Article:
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Webster 1913 Edition


Determinate

De-ter′mi-nate

,
Adj.
[L.
determinatus
, p. p. of
determinare
. See
Determine
.]
1.
Having defined limits; not uncertain or arbitrary; fixed; established; definite.
Quantity of words and a
determinate
number of feet.
Dryden.
2.
Conclusive; decisive; positive.
The
determinate
counsel and foreknowledge of God.
Acts ii. 23.
3.
Determined or resolved upon.
[Obs.]
My
determinate
voyage.
Shakespeare
4.
Of determined purpose; resolute.
[Obs.]
More
determinate
to do than skillful how to do.
Sir P. Sidney.
Determinate inflorescence
(Bot.)
,
that in which the flowering commences with the terminal bud of a stem, which puts a limit to its growth; – also called
centrifugal inflorescence
.
Determinate problem
(Math.)
,
a problem which admits of a limited number of solutions.
Determinate quantities
,
Determinate equations
(Math.)
,
those that are finite in the number of values or solutions, that is, in which the conditions of the problem or equation determine the number.

De-ter′mi-nate

,
Verb.
T.
To bring to an end; to determine. See
Determine
.
[Obs.]
The sly, slow hours shall not
determinate

The dateless limit of thy dear exile.
Shakespeare

Webster 1828 Edition


Determinate

DETERMINATE

,
Adj.
[L.]
1.
Limited; fixed; definite; as a determinate quantity of matter.
2.
Established; settled; positive; as a determinate rule or order.
The determinate counsel of God. Acts 2.
3.
Decisive; conclusive; as a determinate resolution or judgment.
4.
Resolved on.
5.
Fixed; resolute.

DETERMINATE

,
Verb.
T.
To limit. [Not used. See Determine.]

Definition 2022


determinate

determinate

English

Adjective

determinate (not comparable)

  1. Distinct, clearly defined. [from 14th c.]
    • Dryden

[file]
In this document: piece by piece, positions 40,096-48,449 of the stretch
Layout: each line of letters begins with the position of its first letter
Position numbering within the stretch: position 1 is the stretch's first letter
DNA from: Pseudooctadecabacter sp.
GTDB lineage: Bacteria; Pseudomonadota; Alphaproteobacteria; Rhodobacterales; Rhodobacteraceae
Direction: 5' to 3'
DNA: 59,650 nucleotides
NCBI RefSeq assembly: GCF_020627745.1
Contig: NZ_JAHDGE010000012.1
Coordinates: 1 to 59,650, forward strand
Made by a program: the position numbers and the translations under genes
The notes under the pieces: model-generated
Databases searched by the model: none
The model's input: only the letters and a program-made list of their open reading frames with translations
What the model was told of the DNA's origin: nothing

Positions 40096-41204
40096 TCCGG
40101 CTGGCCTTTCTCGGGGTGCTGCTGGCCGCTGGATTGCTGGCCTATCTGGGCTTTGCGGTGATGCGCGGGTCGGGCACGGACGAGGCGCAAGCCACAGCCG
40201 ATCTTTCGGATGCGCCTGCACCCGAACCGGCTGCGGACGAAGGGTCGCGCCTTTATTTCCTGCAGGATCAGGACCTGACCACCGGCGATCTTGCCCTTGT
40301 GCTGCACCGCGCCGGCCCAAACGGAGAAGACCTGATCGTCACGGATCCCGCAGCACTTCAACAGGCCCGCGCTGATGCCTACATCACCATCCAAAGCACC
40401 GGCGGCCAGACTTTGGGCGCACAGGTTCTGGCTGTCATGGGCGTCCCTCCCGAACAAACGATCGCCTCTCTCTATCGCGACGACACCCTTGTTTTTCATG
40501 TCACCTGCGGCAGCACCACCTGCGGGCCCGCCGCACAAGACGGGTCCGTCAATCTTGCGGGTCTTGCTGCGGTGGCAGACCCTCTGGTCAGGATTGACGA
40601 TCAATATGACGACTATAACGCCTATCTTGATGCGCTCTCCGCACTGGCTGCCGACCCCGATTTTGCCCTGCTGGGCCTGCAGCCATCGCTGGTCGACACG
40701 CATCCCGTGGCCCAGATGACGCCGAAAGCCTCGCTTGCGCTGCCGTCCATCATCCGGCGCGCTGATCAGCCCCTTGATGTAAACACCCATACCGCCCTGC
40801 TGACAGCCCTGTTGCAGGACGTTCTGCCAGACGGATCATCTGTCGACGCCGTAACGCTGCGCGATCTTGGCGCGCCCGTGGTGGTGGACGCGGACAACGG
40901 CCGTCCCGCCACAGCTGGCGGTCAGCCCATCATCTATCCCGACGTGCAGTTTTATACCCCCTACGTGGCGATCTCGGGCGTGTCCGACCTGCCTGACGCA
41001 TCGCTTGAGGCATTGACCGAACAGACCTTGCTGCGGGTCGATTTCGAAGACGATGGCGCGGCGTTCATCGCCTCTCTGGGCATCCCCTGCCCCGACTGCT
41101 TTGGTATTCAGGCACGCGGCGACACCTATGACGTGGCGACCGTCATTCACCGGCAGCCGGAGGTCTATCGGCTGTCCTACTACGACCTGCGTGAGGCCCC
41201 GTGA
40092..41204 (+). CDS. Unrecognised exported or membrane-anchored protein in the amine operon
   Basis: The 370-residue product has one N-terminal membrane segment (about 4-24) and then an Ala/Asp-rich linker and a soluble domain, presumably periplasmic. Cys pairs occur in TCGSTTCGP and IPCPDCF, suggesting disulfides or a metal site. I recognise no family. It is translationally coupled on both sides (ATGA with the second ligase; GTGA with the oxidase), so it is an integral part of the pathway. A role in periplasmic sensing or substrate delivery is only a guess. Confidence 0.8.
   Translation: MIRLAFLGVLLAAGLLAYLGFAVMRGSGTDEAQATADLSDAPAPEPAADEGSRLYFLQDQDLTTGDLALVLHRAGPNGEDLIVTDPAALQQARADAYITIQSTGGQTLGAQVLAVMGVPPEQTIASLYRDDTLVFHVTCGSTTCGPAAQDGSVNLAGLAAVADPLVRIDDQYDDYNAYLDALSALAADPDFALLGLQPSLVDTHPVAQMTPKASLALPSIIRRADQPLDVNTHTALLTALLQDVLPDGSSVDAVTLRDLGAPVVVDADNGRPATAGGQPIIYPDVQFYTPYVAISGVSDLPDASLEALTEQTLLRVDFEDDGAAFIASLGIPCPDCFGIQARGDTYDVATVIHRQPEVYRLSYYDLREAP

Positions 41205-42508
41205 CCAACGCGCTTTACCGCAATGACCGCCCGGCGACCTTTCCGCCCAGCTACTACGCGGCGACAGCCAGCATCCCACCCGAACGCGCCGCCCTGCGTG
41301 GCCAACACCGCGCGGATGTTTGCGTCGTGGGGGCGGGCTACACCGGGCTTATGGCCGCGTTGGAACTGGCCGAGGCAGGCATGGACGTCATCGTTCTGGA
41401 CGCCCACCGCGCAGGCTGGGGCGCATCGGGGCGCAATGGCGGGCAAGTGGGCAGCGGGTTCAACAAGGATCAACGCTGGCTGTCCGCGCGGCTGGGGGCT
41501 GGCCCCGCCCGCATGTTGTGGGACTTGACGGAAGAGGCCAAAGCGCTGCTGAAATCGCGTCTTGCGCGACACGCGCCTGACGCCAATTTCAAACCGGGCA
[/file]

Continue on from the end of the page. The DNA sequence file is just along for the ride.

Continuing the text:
Quantity of words and a determinate number of feet.
    • 1938, Xavier Herbert, Capricornia, Chapter VIII, p. 122,
      [] on account of his responsibility to Norman and Marigold, and on account of his now determinate age, he considered himself ineligible for more dangerous service.
  2. Fixed, set, unvarying. [from 16th c.]
    • 1526, William Tyndale, trans. Bible, Acts II:
      hym have ye taken by the hondes of unrightewes persones, after he was delivered by the determinat counsell and foreknowledge of God, and have crucified and slayne hym [...].
  3. (biology) Of growth: ending once a genetically predetermined structure has formed.
  4. Conclusive; decisive; positive.
    • Bible, Acts ii. 23
      The determinate counsel and foreknowledge of God.
  5. (obsolete) Determined or resolved upon.
    • Shakespeare
      My determinate voyage.
  6. Of determined purpose; resolute.
    • Sir Philip Sidney
      More determinate to do than skillful how to do.

Antonyms

Derived terms

Related terms

Translations

Noun

determinate (plural determinates)

  1. (philosophy) A single state of a particular determinable attribute.
    • 2007 September 5, David Denby, “Generating possibilities”, in Philosophical Studies, volume 141, number 2, DOI:10.1007/s11098-007-9159-z:
      And since being negatively-charged and being positively-charged are determinates of the same determinable, [D5] will not permit us to infer worlds where anything negatively-charged is also positively-charged.

Verb

determinate (third-person singular simple present determinates, present participle determinating, simple past and past participle determinated)

  1. (obsolete) To bring to an end; to determine.
    • Shakespeare
      The sly, slow hours shall not determinate / The dateless limit of thy dear exile.

Esperanto

Adverb

determinate

  1. present adverbial passive participle of determini

Italian

Adjective

determinate f pl

  1. feminine plural of determinato

Anagrams


Latin

Verb

dētermināte

  1. second-person plural present active imperative of dēterminō